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Massive study links obesity with heightened risk of colorectal cancer

The findings have grave implications for millions of Americans who are overweight or obese

Photo (c) ibreakstock - Fotolia
Childhood obesity is still a major problem in the United States, affecting millions of children and adolescents between the ages of 2 and 19, according to the Centers for Disease Control and Prevention (CDC).

There are numerous risks associated with being overweight or obese at this young age, but new research has found that the risk of developing colorectal cancer is particularly worrisome. Researchers from Tel Aviv University in Israel conducted a massive, long-term study and found that higher body mass index (BMI) scores correlated with higher rates of both colon and rectal cancer.

"This is a huge cohort with a minimum follow up of 10 years, and all individuals had measured BMI, not just reported or recalled," said Dr. Zohar Levi of the Rabin Medical Center. "This is the largest study ever, including both men and women, and it had the power to prove the importance of BMI at age 17 on events later in life."

Increased risk of colorectal cancer

Levi and his colleagues analyzed information on nearly 1.1 million Jewish men and over 700,000 Jewish women who took part in health examinations that measured their BMI between 1967 and 2002. Participants ranged in age from 16 to 19, and assessments were followed up in 2012.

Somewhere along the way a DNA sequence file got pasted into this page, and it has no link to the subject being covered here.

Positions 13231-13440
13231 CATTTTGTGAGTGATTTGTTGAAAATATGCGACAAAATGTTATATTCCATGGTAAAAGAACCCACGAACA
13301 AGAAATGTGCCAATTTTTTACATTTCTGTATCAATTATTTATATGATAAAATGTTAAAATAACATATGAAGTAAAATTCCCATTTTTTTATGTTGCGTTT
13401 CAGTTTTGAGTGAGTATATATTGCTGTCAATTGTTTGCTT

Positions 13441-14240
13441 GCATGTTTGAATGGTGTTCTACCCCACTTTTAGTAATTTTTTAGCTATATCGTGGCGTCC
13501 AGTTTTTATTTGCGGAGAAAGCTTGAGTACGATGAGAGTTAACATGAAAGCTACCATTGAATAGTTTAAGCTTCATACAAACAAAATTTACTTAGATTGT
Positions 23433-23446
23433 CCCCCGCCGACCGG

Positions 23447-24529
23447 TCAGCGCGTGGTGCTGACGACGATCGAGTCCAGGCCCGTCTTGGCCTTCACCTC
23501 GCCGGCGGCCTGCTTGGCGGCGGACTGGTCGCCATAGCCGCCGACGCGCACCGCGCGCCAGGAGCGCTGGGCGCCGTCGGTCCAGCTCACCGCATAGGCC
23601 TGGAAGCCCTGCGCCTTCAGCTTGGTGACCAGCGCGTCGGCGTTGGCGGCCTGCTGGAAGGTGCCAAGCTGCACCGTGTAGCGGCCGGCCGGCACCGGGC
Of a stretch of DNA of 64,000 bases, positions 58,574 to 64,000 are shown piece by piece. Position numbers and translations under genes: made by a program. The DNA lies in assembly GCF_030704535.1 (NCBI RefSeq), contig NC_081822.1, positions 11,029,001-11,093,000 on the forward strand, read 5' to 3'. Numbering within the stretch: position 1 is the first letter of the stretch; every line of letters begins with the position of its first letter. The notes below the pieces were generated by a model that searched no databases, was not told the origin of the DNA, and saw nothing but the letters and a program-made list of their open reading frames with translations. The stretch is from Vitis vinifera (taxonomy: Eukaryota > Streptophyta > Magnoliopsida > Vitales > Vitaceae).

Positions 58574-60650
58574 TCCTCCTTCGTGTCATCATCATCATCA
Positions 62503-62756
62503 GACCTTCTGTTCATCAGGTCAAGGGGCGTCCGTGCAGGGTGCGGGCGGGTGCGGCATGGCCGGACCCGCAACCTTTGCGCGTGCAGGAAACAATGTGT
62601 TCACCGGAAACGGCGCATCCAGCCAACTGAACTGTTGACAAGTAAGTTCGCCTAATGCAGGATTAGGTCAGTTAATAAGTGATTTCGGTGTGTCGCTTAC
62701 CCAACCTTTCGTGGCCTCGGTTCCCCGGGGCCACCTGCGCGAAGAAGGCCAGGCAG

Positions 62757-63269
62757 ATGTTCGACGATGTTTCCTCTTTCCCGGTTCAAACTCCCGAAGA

With a median follow-up period of 23 years, the researchers said that 2,967 new cases of colorectal cancer were identified in participants, and that being overweight or obese was associated with an increased risk of 53% and 54%, respectively.

The researchers found particularly strong ties between obesity and rectal cancer, with obese men having an increased risk of 71% when compared to non-obese men. Obese women were twice as likely as non-obese women to develop the disease.

While the authors admit that their cohort had shortcomings -- including lack of data on diet, physical activity, and smoking habits – they say that their results represent a strong indicator that obesity and colorectal cancer rates are linked.

The full study has been published in the journal Cancer.

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